Email purporting to be from American Express claims that the recipient’s account was used to make a purchase, but the card was not presented during the transaction. The message suggests that the recipient click a link if he or she does not recognize the transaction.
The email is not from American Express. It is a phishing scam designed to panic people into giving their credit card details and other personal information to cybercriminals.
Subject: Account Alert: Card Not Present Transaction
Your account was used to make a purchase, however the Card was not presented to complete the transaction. This is usually the case with purchases made online or over the phone. If you do not recognize this transaction, please click here or visit our website at [Link removed].
Thu, Dec 05, 2013
APPLE WEB STORE
According to this email, which claims to be from credit card provider American Express, a “card not present” transaction has been made via the recipient’s account. The message notes that this is usually the case when purchases are made online, but suggests that the user click a link to visit the American Express website if he or she does not recognize the transaction.
The email includes details of a supposed transaction via the Apple Web Store for a hefty $7,800.82.
However, the message is not from American Express and the transaction details listed are not real. The email is designed to panic recipients into clicking the link without due caution. When faced with what they believe may be a fraudulent transaction for several thousand dollars, some recipients of the message are likely to hastily click the link in the hope of tracking down details of the transaction.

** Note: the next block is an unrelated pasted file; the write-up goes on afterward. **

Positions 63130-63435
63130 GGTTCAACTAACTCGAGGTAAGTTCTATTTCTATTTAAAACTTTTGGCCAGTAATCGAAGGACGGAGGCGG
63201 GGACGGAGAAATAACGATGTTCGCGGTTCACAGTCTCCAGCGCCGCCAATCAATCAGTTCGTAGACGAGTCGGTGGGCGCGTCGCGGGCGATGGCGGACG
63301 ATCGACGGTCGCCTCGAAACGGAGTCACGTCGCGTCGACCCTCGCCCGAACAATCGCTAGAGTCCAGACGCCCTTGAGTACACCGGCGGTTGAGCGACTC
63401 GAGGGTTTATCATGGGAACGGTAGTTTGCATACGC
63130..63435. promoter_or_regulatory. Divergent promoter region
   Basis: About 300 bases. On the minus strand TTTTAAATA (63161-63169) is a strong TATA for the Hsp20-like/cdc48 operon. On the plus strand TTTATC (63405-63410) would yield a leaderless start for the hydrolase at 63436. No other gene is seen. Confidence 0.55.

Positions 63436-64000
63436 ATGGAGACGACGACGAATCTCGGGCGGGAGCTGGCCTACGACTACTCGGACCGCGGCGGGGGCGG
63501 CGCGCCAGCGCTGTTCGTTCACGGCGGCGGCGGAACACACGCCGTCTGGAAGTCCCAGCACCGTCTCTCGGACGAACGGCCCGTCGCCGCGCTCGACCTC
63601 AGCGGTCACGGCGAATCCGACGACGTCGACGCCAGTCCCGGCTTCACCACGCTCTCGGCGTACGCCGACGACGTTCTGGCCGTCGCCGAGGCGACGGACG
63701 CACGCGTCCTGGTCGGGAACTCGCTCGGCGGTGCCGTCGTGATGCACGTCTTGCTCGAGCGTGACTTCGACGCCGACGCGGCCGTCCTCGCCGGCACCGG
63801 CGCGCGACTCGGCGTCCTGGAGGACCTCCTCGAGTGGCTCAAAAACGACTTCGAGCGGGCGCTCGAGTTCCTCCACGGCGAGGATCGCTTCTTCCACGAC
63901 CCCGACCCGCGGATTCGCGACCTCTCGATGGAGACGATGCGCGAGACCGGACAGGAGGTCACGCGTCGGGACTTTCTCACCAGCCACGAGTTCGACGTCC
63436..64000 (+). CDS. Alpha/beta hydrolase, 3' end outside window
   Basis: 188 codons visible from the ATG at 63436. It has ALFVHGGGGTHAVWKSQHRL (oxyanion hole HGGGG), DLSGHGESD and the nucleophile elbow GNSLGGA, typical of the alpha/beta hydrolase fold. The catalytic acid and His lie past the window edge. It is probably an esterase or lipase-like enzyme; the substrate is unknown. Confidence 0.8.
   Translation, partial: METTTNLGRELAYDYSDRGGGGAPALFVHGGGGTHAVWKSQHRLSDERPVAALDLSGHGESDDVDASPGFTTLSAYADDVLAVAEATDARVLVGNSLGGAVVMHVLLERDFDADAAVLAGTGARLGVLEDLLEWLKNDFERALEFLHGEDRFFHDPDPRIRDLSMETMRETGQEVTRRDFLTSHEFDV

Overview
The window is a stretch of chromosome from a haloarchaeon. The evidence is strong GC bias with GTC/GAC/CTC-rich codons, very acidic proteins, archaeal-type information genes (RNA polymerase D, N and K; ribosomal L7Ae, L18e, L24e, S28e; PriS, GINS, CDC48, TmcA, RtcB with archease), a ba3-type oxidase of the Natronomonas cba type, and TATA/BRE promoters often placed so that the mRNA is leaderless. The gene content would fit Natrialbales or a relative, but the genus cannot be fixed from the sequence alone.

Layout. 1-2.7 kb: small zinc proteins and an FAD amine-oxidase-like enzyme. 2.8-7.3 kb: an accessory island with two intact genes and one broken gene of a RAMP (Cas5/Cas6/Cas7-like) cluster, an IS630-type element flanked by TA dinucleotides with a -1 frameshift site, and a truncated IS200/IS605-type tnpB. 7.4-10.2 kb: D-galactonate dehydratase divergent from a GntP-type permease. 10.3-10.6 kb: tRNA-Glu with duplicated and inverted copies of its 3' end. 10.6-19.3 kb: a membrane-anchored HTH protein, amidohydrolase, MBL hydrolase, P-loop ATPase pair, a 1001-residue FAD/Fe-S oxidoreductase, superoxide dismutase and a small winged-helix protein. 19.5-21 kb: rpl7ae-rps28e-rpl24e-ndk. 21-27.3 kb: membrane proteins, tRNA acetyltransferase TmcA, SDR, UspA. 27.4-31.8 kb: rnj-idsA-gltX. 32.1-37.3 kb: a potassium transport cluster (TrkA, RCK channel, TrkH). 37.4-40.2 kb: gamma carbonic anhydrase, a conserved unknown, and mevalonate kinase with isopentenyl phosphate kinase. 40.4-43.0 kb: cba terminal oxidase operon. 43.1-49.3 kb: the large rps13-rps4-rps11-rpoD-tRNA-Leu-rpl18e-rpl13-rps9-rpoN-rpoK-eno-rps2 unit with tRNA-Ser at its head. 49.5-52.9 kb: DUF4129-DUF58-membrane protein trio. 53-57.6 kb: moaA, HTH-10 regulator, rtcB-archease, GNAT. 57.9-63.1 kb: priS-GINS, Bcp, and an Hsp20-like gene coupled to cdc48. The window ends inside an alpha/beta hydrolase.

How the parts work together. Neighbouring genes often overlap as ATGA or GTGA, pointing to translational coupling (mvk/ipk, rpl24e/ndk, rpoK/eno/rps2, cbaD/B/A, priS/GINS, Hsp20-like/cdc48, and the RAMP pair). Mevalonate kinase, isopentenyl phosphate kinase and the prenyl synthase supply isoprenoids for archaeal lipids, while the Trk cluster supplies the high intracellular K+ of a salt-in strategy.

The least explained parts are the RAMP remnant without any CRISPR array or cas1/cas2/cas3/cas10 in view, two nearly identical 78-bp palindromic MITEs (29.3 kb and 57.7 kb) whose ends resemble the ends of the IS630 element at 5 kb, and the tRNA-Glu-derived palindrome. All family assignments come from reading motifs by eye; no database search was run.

But, alas, the link does not go to the genuine American Express website. Instead, it opens a fake site designed to closely mirror the appearance of the real AmEx site. Once on the fake site, victims will be asked to provide credit card details and other personal and financial information. All of the details submitted will be harvested by criminals and used to commit credit fraud and identity theft.
As with other financial entities, American Express customers are regularly targeted in such phishing campaigns. Be wary of any email from your bank or credit card provider that tries to entice you to click a link or open an attached file.
Phishing continues to be one of the most common types of Internet-based fraud.